Monday, July 9, 2012

Home Sweet Boat

Joel and I didn't take a single picture so here is a stranger on the boat.
Hopefully, someone will post pics and then I'll post them for you.
Well, ladies and gentlemen, we're back from the houseboat trip, and I finally have the energy to write about it. Technically I'm also procrastinating unpacking, doing laundry, and cleaning the house. Joel has already left to work at the farm this morning and when he asked what I was doing today, and I shrugged, frankly, I think he judged me. But we had a big long weekend, and I need time to recuperate.

So the trip was amazing from start to finish. I say that, but you have to keep in mind that we had to pull the jet ski to the lake. The only vehicle we have with a trailer hitch happens to be the only vehicle we have without air conditioning. We'd gone over this in our heads for weeks and determined that it was going to be at least $500 to fix the truck's AC OR $500 to put a trailer hitch on my Escape (which we plan to sell if anyone would act the least bit interested in it). So we rationalized that it "wouldn't be that bad."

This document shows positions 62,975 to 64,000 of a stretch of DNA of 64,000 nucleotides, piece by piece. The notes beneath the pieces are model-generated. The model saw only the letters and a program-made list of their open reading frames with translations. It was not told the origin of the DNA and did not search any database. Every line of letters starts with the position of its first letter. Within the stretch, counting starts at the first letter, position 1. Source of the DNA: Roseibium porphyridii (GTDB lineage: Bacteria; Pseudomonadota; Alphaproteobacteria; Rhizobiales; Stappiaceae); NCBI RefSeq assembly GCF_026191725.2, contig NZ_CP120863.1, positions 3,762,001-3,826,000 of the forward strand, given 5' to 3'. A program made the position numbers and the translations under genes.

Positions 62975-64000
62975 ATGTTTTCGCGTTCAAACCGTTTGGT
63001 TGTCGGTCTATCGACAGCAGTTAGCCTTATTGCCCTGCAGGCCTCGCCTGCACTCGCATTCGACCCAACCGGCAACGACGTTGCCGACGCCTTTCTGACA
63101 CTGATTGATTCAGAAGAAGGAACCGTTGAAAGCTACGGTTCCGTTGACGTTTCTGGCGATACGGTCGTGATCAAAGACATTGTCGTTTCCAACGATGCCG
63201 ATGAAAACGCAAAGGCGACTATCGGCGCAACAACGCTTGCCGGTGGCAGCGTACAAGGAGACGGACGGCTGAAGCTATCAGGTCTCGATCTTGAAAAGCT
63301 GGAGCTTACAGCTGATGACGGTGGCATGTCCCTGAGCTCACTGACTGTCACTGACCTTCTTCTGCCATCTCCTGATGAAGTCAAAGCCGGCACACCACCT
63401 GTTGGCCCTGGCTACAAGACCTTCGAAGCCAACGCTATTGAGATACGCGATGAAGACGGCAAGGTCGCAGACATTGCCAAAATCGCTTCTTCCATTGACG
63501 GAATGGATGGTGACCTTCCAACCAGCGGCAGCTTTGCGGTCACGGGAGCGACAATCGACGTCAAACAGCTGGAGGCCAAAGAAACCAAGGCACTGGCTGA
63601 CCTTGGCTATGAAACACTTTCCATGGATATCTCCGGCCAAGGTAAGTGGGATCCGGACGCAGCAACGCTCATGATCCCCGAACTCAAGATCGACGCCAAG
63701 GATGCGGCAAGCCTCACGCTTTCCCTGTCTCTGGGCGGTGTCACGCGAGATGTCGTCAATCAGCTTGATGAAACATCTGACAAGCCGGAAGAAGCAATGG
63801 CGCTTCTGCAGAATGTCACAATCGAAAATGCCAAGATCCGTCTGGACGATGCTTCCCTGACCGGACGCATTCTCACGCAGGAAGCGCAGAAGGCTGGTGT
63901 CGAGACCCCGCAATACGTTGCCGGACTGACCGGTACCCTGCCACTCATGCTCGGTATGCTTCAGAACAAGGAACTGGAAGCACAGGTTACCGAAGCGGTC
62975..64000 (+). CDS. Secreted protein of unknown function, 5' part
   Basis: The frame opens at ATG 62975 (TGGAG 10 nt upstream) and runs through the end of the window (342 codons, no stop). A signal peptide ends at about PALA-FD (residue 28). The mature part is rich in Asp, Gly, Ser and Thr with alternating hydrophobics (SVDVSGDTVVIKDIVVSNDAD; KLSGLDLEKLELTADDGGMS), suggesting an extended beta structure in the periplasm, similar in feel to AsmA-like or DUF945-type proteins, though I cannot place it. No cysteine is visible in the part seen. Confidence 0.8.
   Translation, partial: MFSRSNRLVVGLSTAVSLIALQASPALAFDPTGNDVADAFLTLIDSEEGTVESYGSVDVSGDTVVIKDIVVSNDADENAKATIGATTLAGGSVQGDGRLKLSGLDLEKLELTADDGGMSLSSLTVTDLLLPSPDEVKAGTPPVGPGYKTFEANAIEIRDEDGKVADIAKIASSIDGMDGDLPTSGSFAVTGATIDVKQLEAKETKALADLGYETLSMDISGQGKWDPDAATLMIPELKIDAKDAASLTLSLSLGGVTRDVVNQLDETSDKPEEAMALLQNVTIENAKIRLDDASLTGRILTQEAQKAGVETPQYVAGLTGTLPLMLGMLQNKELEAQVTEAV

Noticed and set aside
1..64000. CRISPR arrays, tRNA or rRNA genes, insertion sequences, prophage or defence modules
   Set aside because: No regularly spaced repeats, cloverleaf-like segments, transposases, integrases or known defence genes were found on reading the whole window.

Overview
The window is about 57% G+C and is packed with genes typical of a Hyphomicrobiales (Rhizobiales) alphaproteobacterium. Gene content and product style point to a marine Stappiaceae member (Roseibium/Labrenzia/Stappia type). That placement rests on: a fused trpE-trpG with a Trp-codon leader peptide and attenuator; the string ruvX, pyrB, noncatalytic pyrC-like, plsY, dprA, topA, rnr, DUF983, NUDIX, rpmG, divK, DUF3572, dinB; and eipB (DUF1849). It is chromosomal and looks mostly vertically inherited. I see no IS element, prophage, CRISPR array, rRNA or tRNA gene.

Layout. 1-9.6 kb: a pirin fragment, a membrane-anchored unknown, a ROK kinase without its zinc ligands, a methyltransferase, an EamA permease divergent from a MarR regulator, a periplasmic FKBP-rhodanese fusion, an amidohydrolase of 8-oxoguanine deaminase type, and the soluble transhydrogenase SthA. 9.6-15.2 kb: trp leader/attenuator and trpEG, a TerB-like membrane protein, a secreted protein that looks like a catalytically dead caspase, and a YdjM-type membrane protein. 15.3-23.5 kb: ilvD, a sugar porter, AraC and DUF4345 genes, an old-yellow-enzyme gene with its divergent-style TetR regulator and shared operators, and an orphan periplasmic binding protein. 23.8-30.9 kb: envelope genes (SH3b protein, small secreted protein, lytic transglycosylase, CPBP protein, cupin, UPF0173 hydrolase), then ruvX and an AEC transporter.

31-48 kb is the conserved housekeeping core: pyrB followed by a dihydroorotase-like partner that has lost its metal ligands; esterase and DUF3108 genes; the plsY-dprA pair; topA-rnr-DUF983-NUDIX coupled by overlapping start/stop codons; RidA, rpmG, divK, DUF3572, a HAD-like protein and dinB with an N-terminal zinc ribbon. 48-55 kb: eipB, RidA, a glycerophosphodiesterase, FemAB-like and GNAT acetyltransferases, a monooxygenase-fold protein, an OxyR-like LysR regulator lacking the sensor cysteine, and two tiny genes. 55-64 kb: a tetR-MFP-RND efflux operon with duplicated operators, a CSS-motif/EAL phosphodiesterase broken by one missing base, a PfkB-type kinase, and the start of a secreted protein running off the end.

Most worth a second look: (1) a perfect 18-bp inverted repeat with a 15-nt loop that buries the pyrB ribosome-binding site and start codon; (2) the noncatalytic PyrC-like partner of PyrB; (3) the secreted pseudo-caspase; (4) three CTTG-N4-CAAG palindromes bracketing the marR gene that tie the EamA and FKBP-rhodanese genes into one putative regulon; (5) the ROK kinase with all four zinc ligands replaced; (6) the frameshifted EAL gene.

Our version of AC
And at first it wasn't. I mean, we were hot, but we'd stocked the cooler with cold water and stripped down to what we deemed to still be legal while inside your own motor vehicle. Most of the drive down was just fine, but closer to the end of it, we were starting to get a little grumpy (and, for me, dizzy and disoriented but I was trying to be a trouper). Add to this the fact that we didn't pack the GPS and were relying on our phones for directions (to which I'd simply typed 'Dale Hollow Lake' not realizing it's like as big as country, and that there are tons of marinas on the lake). About an hour into the trip, we lost cell phone service altogether. So not only could we not rely on our maps app, but also, we couldn't call anyone to get the address to the marina. Luckily, Joel is a really good guesser and got us there just fine. But two hot, grumpy, heat exhausted adults trying to figure out directions not knowing an address or anything can be quite comical (or also considered a miracle that someone didn't get punched).

Once we got there, the fun began and didn't stop until we got BACK into our hot ass truck to go home. To spare you a million inside jokes that you won't think are funny and a blog that is 64 pages, I'll highlight the trip by saying there are so many things I did on this trip that I'd never done before. Here goes:

--Been on a houseboat. I mean, I've walked onto one, but never spent four days on one.

--Been on Dale Hollow Lake. Absolutely breathtakingly beautiful.